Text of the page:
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Two Things You Should Look For When Buying your Investment Properties

Updated: Jul 21, 2020

The new normal that hit us in 2020 left investors in all kinds of assets nervous about the future. Stock markets crashing, real estate owners are not getting their rents, and bondholders are skeptical about ever getting paid. But there’s one type of property that is performing exceptionally well.

Risk-Free Investment

Never having to worry about getting paid again is something that attracts investors. Every time someone puts their money away to invest in something, they want to know three things: how do I get in, how much will make, and how do I get out. And the lest question is the most important to be answered.

Investments come with risk. Always. There is no such thing as “risk-free” investment. Even saving your money at home has its risks: inflation, getting robbed, a fire. So, when you find something that gets close to having no risk, you pay attention to it.

Imagine not having to work for money anymore; having a source of income that is [virtually] perpetual, with very low risk. Imagine waking up without the anxiety of having to make money to pay your regular expenses, like rent or mortgage, lease or car finance, utility bills. That’s freedom.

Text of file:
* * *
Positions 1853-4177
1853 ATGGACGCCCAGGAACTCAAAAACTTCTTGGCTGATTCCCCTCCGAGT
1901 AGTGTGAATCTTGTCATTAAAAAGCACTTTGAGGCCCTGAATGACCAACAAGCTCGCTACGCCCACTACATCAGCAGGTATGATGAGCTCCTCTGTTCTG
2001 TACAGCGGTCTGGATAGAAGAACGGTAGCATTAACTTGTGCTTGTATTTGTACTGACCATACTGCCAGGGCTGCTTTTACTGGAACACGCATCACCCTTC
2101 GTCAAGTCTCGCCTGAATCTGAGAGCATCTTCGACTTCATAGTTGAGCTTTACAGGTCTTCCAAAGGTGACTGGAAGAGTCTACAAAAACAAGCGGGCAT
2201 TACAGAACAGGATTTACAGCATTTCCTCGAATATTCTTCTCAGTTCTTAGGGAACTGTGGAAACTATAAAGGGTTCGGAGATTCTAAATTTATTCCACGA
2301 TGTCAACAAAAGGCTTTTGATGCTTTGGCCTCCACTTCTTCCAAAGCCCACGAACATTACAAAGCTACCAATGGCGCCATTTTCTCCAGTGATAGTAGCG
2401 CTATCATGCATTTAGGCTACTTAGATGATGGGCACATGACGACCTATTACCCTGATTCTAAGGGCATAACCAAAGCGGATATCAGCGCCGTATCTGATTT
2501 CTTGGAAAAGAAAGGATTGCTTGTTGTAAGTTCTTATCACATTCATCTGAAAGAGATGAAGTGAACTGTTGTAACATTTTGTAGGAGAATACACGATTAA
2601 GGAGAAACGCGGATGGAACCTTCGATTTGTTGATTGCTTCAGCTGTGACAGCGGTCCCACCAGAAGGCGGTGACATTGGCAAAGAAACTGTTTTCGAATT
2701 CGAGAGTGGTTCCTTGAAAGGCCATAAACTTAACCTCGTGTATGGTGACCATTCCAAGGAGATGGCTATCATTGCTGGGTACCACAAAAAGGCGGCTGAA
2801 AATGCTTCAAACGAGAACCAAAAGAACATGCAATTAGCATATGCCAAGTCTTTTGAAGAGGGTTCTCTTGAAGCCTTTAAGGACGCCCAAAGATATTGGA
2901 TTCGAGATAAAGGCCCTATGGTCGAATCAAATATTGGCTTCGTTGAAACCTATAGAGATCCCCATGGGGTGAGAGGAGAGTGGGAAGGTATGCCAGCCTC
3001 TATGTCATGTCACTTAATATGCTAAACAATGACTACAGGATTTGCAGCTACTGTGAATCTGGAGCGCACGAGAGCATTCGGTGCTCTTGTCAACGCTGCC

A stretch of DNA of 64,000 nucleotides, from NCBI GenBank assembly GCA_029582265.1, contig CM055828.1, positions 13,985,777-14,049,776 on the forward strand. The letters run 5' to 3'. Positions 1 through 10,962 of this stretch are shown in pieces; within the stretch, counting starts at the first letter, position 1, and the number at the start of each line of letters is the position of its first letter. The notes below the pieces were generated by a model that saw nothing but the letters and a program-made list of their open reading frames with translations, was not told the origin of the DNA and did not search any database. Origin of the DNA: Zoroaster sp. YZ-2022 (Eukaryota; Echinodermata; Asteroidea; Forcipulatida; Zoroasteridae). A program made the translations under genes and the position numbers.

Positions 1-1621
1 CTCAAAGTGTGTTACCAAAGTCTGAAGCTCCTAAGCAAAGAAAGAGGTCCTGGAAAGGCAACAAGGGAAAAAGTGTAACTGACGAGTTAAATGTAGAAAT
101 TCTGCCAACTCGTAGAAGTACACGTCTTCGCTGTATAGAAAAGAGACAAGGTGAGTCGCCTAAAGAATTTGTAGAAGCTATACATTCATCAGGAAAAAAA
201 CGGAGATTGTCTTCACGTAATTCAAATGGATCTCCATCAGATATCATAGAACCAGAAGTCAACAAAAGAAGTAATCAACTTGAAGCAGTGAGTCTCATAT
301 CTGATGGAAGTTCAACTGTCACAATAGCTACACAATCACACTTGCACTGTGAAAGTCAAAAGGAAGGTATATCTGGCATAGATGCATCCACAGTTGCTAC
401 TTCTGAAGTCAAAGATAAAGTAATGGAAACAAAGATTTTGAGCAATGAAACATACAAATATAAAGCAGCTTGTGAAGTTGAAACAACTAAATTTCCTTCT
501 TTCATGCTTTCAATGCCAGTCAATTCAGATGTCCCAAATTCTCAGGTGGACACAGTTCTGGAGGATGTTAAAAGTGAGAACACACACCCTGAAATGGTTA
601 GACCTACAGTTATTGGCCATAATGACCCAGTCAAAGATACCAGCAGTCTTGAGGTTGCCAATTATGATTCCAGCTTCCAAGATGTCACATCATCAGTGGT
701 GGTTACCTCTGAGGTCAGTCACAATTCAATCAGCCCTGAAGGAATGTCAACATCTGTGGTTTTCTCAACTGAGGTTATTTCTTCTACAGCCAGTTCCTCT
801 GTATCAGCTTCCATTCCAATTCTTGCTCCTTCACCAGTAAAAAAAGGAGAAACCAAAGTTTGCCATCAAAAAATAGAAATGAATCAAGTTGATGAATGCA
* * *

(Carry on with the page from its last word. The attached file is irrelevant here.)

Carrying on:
Section 8 is a program where the Government helps low-income families and individuals to pay for their rent, in full or partially. Those who seek the benefit need to qualify, as well as the property owners who would like to have their assets rented.

What attracts investors to this kind of real estate investing is knowing that is the Government who will pay the rents, not the tenant. This reduces the default risk to meager standards. You won’t have to worry about getting paid, hiring lawyers to receive your rents, or pursue an eviction order if your tenant defaults. It’s the dreamland of investing.

Crisis Proof Cash Flow

Residential income is proving itself the be the best kind of cash flow investment in real estate. Usually, investors default into commercial or industrial leases looking for a safety net. By having corporations and businesses as tenants, the risk of default seems lower on those cases. But that’s not true.